Author:   Solar Industry Trade Assoication                Published: August 17, 2019   SEIA

This document is written to reflect the order of the bill as passed. The full bill text can be found here.
Prepared by Maggie Clark, SEIA,
Large-scale Solar/PURPA
• “as soon as is practicable after the effective date of this chapter” the Commission will open an
individual docket to establish each utility’s standard offer, avoided cost methodologies, standard
PPAs, commitment to sell forms (LEOs), and anything else needed to implement this section
• This proceeding will occur once every 24 months to ensure timely updates of contracts and rates
• The commission shall approve form PPAs for qualifying facilities not eligible for the standard offer –
these approved, published agreements shall contain enumerated terms and conditions but no
information related to pricing or length of the PPA (both negotiated)
• Commission may approve multiple form PPAs for different generation types/characteristics, and
parties are not bound to use the form PPAs
• “Any decisions by the Commission shall be just and reasonable to the ratepayers of the electrical
utility, in the public interest, consistent with PURPA and the FERC’s implementing regulations and
orders, and nondiscriminatory to small power producers; and shall strive to reduce the risk placed on
the using and consuming public”

The Weeds – PURPA
• Rates paid to small power producers shall be nondiscriminatory and fully + accurately reflect the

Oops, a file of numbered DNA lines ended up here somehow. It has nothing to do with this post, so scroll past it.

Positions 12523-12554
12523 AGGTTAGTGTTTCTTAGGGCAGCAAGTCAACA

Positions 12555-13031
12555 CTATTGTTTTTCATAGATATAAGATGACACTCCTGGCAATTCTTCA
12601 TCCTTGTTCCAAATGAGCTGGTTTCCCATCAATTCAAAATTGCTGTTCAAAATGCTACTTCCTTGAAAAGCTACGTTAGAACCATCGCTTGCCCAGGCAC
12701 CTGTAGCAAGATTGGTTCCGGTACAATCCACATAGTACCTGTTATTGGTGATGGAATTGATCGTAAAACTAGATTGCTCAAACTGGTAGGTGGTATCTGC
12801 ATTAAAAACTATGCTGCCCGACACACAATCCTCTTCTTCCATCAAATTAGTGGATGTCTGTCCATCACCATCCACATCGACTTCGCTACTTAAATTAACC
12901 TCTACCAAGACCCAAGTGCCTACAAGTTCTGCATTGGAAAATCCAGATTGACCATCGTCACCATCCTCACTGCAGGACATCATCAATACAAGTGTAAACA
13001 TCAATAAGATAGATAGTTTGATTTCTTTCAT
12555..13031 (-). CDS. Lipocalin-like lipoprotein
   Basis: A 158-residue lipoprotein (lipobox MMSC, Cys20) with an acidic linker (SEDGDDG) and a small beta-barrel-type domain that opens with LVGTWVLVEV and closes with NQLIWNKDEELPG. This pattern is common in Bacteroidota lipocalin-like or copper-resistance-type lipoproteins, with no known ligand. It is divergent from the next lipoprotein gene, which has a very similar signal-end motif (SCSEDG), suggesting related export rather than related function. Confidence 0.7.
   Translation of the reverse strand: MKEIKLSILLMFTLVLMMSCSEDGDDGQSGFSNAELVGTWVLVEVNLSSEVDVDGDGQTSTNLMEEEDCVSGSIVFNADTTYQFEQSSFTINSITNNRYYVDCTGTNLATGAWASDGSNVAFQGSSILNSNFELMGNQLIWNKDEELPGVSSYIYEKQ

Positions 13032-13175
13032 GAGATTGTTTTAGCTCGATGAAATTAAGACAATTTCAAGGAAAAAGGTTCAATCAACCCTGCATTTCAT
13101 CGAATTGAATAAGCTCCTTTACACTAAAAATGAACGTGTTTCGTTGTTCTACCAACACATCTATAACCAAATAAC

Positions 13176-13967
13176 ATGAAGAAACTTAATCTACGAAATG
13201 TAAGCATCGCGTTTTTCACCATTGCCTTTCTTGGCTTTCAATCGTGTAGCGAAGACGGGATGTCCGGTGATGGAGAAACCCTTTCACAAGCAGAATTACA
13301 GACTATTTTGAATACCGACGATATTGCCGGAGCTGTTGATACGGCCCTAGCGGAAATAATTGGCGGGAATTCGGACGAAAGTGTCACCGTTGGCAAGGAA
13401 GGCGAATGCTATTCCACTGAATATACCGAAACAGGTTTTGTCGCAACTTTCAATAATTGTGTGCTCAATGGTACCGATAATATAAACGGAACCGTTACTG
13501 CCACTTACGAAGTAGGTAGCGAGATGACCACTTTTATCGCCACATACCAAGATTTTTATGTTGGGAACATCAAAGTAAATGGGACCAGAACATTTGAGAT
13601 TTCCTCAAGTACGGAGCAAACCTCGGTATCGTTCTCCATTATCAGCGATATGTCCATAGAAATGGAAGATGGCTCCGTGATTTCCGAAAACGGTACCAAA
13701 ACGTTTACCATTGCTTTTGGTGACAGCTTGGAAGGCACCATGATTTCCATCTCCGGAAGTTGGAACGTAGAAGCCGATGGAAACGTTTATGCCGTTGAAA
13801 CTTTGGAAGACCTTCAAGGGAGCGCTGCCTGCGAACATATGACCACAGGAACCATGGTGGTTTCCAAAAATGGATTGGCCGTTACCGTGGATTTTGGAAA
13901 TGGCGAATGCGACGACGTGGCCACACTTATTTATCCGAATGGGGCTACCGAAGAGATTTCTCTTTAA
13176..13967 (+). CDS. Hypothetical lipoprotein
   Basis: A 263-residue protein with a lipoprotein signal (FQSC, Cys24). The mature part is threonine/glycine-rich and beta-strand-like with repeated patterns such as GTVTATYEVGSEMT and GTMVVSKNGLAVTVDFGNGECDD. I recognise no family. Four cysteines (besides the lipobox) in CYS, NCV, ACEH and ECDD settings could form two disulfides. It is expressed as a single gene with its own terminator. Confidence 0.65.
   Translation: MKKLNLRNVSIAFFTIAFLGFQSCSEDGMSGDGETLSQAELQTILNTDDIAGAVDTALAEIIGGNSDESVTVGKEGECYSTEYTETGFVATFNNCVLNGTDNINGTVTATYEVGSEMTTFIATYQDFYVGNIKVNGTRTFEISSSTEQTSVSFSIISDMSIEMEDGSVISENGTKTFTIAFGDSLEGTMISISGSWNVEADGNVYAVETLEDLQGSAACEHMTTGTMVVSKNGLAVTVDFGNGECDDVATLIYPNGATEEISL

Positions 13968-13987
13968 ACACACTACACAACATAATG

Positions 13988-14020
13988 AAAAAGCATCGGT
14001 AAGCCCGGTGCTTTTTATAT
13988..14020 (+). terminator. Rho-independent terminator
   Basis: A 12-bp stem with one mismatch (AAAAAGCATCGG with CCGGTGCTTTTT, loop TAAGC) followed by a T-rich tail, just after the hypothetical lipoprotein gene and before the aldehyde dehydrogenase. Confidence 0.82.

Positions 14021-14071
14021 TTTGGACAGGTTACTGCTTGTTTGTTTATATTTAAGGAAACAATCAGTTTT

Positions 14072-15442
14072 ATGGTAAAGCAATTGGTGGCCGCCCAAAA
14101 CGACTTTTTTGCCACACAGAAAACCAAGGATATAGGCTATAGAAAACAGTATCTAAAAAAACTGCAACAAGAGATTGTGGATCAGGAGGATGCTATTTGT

utility’s avoided costs
• PPAs shall be commercially reasonable and consistent with PURPA
• Each utility’s avoided cost methodology fairly accounts for costs avoided – energy, capacity, and
ancillary services provided or consumed by small power producers including those utilizing energy
storage equipment. Approved avoided costs may differ based on geographic location and resource
• Avoided cost rates offered to non-standard offer QFs must be calculated based on the most recently
approved avoided cost methodology. If parties are unable to agree on a negotiated rate, small power
producers retain right to dispute issues before the Commission
• Small power producers are eligible for avoided cost rates in effect at the time of delivering an
executed notice of commitment to sell form to the utility. The commitment to sell form must provide
a “reasonable” period of time from its submittal to execution of a PPA. Prohibits forced execution of a
PPA prior to receipt of a final interconnection agreement.
• Commission shall examine if PPAs should include terms that prohibit: 1. Termination of a PPA due to
delays if such delays are due to the utility’s interconnection procedures; 2. Reduction of price paid to
small power producers due to intermittent nature of generation